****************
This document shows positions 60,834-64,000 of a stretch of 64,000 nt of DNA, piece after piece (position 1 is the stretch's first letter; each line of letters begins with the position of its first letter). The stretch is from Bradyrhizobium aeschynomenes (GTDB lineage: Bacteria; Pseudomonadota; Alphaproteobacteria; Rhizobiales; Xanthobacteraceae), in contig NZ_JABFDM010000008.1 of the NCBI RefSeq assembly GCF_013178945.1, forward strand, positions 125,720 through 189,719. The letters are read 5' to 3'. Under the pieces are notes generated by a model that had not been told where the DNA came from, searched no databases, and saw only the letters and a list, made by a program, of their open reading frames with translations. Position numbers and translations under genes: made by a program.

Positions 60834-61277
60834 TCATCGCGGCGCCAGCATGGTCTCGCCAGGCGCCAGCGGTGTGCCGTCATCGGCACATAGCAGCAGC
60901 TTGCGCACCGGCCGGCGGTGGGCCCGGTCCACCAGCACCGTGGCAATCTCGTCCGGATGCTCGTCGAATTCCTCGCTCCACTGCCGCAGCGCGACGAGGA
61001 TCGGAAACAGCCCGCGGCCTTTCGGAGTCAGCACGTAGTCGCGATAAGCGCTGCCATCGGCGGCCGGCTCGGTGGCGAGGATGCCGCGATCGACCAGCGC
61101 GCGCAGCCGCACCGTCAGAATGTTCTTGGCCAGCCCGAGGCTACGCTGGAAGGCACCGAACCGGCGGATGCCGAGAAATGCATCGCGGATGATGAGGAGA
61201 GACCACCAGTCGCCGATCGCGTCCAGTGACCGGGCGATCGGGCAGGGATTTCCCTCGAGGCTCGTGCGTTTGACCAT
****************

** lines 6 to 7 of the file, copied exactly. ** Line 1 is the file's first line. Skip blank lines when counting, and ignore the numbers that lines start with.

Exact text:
61101 GCGCAGCCGCACCGTCAGAATGTTCTTGGCCAGCCCGAGGCTACGCTGGAAGGCACCGAACCGGCGGATGCCGAGAAATGCATCGCGGATGATGAGGAGA
61201 GACCACCAGTCGCCGATCGCGTCCAGTGACCGGGCGATCGGGCAGGGATTTCCCTCGAGGCTCGTGCGTTTGACCAT